NASA Satellite Image Shows Toxic Sulfur Dioxide Suffocating Iraq Region
New satellite images released by NASA shows toxic cloud of gas spreading in the lower region of Iraq.
According to Business Insider, ISIS militants burned down Al-Mishraq sulfur mine and processing facility last week, during a bloody battle for control of Mosul, Iraq --- the last major Iraqi city under ISIS control
The photos taken by the Aqua satellite showed the smoke ballooning over parts of Syria, Iraq and Turkey.
United Press International said that the plume of sulfur dioxide has grown in size and as seen from NASA's image, has turned into grayish white as it continually hickens. The report added that the photo also features a second cloud extending from the nearby Qayyarah oil field. Unlike the gray plume from the powerplant, the second plume is black because of the abundance of black carbon and other light-absorbing aerosols,
Monitoring by NASA's Ozone Monitoring Instrument on Aura and the Ozone Mapping Profiler Suite (OMPS) on Suomi NPP shows that a large sulfur dioxide plume is now spreading across northern and central Iraq.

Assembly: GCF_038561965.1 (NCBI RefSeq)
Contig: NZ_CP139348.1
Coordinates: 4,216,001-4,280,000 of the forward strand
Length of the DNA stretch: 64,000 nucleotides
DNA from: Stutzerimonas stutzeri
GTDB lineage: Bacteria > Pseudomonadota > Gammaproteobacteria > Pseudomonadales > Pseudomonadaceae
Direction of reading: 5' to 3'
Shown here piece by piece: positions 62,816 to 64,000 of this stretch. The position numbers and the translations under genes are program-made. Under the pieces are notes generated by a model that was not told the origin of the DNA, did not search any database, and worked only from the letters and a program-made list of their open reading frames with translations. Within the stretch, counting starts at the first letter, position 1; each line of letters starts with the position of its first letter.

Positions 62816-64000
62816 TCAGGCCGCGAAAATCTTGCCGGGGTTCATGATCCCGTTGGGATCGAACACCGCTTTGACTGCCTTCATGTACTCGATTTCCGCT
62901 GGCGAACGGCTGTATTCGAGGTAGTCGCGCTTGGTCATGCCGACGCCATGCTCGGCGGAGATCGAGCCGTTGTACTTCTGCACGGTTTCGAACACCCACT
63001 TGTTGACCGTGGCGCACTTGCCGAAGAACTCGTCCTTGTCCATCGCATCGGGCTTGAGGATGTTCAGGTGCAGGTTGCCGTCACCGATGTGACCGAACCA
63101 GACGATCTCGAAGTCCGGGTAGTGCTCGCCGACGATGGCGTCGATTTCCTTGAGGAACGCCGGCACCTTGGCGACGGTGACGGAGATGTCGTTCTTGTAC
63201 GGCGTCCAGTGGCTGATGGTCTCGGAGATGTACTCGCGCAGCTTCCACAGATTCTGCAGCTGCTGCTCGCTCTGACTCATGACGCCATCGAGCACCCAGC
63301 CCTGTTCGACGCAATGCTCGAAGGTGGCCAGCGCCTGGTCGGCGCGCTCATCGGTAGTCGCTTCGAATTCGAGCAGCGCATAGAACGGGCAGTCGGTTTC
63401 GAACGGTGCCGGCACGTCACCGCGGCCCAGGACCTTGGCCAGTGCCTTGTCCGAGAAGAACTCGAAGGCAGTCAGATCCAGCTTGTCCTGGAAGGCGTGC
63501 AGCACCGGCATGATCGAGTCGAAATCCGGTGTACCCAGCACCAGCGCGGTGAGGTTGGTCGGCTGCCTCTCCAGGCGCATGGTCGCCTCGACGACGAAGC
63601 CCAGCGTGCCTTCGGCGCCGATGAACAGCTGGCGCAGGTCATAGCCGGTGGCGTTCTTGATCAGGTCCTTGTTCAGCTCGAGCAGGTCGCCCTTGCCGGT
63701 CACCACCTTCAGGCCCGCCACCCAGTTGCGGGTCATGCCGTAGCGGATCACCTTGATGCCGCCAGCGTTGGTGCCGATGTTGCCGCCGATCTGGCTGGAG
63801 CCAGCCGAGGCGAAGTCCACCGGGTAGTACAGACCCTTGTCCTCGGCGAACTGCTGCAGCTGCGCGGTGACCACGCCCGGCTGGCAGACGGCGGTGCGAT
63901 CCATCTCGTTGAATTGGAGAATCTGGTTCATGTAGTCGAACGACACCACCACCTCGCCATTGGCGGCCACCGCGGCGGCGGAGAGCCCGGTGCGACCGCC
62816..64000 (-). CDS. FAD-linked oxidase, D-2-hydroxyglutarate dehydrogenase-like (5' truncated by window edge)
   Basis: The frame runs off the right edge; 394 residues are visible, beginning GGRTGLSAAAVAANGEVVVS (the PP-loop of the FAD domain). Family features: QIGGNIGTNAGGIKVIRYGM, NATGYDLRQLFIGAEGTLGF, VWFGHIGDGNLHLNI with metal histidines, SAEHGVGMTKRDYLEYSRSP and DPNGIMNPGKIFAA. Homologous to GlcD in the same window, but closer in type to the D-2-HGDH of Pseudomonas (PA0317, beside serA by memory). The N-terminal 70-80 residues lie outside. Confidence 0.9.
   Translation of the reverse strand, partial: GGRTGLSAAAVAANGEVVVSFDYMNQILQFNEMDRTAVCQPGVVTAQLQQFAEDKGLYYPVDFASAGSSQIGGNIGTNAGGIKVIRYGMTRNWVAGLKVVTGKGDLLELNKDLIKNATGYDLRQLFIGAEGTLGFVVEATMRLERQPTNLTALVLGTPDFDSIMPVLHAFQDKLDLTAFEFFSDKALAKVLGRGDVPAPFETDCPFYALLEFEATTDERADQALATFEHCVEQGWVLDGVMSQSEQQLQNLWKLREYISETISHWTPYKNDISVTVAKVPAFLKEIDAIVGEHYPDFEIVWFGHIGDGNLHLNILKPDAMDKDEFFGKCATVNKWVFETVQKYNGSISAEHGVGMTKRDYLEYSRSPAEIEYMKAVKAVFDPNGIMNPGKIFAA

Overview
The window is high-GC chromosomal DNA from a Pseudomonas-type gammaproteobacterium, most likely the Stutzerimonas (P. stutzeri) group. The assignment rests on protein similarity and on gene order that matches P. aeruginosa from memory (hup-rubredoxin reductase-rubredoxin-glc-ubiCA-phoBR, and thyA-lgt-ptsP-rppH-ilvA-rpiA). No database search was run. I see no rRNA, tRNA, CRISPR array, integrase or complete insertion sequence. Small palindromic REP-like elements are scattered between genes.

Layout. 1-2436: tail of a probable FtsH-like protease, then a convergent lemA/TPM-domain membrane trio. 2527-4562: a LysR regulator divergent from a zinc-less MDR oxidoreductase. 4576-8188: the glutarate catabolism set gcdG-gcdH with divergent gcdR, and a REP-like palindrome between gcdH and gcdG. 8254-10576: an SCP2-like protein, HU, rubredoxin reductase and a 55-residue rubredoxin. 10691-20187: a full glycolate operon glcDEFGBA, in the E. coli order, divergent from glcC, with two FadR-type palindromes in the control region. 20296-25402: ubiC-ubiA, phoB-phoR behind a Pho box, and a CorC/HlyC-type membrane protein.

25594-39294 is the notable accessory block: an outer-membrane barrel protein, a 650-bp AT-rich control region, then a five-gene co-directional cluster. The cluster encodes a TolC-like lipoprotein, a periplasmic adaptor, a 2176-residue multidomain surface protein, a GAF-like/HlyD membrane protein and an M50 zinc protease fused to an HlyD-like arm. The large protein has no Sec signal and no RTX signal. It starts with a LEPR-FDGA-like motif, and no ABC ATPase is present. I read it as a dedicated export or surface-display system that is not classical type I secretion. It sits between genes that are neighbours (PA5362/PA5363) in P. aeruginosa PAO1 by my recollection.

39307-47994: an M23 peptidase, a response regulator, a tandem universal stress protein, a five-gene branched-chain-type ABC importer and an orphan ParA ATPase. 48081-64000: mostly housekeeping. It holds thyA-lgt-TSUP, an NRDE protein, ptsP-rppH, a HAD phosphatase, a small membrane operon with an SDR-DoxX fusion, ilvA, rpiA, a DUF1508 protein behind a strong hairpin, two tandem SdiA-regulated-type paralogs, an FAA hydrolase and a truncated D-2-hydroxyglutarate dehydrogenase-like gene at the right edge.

"In the first few days, the fire did not appear to be particularly energetic and our preliminary observations suggest that much of the sulfur dioxide remained in the boundary layer and the lower troposphere, which accentuates the impact on air quality and health," said Simon Carn, an atmospheric scientist at Michigan Tech in a statement.
"More recently, sulfur dioxide has been lofted to higher altitudes where it may undergo long-range transport," he added.
According to, the Agency for Toxic Substances and Disease Registry (ATSDR), inhaling small volumes of the noxious smoke of sulfur dioxide can cause irritation to the nose, eyes, throat, and lungs. Large amounts can lead to lung irritation and difficulty in breathing.
As per Daily Mail, nine people have reportedly died while another 1,000 people are being treated for breathing problems.